This year, a non-fiction collection of scholarly essays, personal stories, and poetry was released, edited by Marla Brettschneider. I read this book with an open heart—as I try to read all books to gain new insights, as well as admire the writer’s craft. Jewcy explores the diverse backgrounds and experiences of being a Jew, queer; and for some, having a non-traditional gender identity. As a Jewish lesbian, I was particularly interested in this book. The personal stories were the highlight of my reading experience. I also enjoyed the essays which offered intriguing new interpretations of the Torah, the core text of Jewish history, ethics, and teachings.

People respond to a book differently based upon their background and point of view. To understand more about me, my background, and my point of view, here is a two-paragraph capsule: My grandparents and great-greats were immigrants on crowded, smelly steamers to New York during the late nineteenth and early twentieth century from central and eastern European countries (known as “Ashkenazi” Jews). If they had not emigrated to America, highly likely I never would have been born; as during the Holocaust, the Nazis and their collaborators murdered 6 million Jews – and roughly 200,000 queers.

I am a Reform Jew, which is one of the branches of Judaism that has adapted traditional Jewish laws and practices to respond to the social/cultural conditions of the modern world. As a lesbian, I would call myself an intellectual butch, attracted over a lifetime only to women. I guess in today’s lingo, I am some shade of non-binary. I had plenty of challenging times when my birth family pulled the financial rug after I would not abandon my “choice” of a lover. Thankfully within Judaism, I did not have to leave a fundamental part of my identity behind.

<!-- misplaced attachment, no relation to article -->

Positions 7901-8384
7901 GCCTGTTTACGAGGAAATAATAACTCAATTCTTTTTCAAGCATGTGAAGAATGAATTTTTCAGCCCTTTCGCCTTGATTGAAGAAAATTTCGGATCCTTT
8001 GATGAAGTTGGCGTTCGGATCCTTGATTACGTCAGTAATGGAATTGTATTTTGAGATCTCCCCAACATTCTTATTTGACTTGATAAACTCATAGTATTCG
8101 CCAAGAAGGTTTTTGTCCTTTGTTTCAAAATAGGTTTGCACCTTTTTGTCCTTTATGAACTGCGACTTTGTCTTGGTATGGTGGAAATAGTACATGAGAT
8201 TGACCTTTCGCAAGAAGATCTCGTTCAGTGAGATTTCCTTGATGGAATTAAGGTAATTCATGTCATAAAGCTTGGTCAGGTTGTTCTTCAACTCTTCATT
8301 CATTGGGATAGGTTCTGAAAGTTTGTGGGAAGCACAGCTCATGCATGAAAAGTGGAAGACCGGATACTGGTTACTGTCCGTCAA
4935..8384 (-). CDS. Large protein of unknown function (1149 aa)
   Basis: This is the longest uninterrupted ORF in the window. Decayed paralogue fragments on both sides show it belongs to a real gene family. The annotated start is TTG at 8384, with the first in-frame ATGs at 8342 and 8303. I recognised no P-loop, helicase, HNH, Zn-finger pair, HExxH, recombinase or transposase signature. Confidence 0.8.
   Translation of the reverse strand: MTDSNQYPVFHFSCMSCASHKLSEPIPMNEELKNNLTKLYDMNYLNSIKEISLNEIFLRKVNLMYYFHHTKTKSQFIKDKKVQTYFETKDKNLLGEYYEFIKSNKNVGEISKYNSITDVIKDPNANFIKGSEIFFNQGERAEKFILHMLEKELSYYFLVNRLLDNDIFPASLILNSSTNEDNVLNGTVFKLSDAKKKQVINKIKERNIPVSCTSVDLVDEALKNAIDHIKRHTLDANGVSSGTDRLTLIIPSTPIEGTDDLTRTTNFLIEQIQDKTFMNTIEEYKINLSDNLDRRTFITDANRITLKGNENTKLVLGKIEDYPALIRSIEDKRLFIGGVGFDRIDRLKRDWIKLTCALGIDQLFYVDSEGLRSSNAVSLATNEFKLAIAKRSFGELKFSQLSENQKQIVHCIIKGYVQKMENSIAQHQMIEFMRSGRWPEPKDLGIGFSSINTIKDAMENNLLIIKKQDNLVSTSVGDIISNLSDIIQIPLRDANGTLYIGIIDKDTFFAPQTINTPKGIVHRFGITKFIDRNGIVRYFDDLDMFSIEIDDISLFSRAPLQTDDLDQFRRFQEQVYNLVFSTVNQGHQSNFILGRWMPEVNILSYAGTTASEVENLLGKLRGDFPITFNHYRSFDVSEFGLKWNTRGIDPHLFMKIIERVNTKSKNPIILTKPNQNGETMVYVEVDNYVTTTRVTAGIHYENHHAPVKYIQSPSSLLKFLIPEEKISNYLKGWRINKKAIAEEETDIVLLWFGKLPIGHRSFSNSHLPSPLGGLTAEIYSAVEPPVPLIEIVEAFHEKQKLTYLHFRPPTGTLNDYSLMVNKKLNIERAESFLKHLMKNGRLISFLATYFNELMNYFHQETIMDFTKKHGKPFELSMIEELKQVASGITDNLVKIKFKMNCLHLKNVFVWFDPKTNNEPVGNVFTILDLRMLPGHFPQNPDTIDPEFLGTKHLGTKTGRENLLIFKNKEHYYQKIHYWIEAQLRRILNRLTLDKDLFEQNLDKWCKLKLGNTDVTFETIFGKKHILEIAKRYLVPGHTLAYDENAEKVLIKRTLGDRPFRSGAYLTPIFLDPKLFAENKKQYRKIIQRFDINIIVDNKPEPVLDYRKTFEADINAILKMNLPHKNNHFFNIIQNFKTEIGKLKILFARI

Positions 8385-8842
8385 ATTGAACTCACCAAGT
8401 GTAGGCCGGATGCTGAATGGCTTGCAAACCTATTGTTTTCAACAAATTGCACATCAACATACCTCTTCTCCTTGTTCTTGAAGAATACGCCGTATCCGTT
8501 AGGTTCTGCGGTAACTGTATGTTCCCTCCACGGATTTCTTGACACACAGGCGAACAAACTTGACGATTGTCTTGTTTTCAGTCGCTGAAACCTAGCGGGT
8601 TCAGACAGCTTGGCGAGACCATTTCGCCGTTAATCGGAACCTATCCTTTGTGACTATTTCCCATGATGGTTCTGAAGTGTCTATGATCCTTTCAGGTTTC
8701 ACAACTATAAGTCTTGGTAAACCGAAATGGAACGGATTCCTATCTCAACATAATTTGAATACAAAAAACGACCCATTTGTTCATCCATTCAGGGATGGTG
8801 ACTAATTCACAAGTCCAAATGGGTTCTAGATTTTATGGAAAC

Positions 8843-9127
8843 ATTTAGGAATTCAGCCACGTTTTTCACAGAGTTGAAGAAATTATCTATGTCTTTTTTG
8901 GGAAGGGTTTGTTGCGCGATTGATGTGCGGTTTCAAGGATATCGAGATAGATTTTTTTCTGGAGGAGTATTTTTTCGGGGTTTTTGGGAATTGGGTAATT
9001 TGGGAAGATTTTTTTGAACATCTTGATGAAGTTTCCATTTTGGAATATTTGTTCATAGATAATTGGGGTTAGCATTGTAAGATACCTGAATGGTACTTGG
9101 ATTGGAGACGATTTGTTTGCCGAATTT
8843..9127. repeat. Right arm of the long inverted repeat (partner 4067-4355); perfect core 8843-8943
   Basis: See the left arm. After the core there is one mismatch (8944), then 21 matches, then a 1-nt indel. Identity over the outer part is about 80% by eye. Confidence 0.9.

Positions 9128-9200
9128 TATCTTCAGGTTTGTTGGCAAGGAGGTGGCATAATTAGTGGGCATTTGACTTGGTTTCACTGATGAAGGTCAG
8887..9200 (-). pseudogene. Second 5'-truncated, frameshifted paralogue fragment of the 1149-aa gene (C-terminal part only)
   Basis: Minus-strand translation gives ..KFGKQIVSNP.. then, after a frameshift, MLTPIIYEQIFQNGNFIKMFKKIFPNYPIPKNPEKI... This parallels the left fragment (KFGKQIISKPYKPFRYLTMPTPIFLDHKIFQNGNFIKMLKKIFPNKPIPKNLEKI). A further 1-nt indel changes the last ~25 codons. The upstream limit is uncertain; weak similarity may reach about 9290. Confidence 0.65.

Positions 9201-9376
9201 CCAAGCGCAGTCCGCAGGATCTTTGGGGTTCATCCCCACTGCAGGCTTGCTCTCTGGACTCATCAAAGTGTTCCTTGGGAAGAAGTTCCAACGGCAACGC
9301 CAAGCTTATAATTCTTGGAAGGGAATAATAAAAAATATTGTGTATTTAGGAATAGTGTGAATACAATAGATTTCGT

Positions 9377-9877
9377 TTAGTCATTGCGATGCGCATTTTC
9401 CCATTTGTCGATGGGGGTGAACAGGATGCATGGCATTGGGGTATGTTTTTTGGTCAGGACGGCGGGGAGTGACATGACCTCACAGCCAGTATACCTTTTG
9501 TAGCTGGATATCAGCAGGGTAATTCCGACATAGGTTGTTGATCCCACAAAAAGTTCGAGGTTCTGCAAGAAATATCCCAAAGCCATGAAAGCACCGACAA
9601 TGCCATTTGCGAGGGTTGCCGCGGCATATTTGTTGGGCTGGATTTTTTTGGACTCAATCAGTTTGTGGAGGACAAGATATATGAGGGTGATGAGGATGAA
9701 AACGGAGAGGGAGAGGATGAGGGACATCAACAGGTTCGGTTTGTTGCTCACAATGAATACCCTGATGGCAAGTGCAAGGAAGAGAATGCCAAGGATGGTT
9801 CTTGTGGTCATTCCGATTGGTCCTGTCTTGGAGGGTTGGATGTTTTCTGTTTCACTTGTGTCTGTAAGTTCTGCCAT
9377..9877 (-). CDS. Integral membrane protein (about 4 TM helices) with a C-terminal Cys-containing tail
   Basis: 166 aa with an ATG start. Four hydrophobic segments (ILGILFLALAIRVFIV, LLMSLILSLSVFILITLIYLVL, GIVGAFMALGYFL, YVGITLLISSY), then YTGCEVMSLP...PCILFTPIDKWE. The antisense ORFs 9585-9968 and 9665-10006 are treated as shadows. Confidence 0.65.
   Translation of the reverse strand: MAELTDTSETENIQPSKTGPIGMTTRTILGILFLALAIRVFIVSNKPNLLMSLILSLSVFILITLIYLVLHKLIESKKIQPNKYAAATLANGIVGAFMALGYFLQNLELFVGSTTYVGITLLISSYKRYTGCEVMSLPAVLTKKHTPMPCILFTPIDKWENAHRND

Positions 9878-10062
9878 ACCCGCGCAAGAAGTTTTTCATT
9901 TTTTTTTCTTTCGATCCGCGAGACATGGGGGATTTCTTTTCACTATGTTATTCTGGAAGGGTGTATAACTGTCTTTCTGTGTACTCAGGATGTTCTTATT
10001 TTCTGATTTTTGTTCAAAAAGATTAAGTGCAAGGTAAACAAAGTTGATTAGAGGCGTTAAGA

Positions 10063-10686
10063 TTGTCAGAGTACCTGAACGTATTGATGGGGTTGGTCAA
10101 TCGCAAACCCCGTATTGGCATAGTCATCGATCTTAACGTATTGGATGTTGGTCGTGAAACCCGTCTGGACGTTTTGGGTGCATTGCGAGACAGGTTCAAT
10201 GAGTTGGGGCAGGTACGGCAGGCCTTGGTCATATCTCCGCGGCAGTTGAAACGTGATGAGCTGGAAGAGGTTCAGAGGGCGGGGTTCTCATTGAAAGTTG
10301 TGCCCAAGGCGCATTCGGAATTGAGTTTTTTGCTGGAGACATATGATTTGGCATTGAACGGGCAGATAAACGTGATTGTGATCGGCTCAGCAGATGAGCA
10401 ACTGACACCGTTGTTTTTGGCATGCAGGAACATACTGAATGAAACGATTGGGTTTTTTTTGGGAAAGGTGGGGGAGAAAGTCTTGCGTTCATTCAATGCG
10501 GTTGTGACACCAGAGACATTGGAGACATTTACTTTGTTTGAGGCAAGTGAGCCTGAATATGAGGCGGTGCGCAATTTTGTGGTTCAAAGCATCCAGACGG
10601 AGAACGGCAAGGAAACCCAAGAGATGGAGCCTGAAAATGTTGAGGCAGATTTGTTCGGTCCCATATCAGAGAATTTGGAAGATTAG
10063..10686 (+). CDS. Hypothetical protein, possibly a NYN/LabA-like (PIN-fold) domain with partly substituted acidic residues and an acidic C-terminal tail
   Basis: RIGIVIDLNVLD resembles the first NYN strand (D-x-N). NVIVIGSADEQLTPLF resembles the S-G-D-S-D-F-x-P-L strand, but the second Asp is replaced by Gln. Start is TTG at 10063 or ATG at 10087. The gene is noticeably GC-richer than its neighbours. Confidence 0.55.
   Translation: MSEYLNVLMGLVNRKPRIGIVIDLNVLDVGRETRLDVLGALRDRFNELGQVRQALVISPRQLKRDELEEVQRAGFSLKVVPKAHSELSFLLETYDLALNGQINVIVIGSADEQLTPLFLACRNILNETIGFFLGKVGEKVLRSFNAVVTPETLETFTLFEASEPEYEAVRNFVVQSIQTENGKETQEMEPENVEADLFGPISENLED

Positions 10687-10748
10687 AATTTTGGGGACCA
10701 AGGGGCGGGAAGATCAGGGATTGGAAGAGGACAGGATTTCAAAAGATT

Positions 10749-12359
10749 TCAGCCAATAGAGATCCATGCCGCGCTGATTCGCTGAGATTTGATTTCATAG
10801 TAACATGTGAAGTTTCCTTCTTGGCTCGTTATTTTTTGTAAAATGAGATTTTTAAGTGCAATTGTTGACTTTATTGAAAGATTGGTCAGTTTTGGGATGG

The most accessible parts of this book for the non-Jewish reader (and many Jews) would be the personal essays and poetry. I particularly liked a story called “ID Please” by Vinny Calvo Prell  about her personal angst of claiming her complex family heritage. Her mother hailed from the Mariana Islands in the Pacific Ocean, and her father was Ashkenazi Jewish. She grew up with a deep connection with the Jewish community and came out as queer. Only as an adult did she begin to explore her mother’s indigenous heritage. As she became more open with her Jewish friends about her Pacific Islander roots, she started to feel uneasy, even unwelcome. Prell must have been raised in either the Orthodox or Conservative branches of Judaism, which follows Jewish law deeming people to be Jewish only if their mother was Jewish or if they underwent a conversion. She would have been fully welcome in my synagogue as a Reform Jew. However, the pain of trying to embrace various aspects of herself was well described, and the story was worth several reads.

Another personal story called “Life on the Borderlands” by A.S. Hakkari discusses her heritage as a trans woman and Mizrahi Jew – meaning her ancestors either lived in the land of Israel or Muslim North Africa/Middle East. Her essay explores marginalization of her gender and religious identity in a very moving way. As Hakkari vividly described, trans women are a target for abuse of many sorts.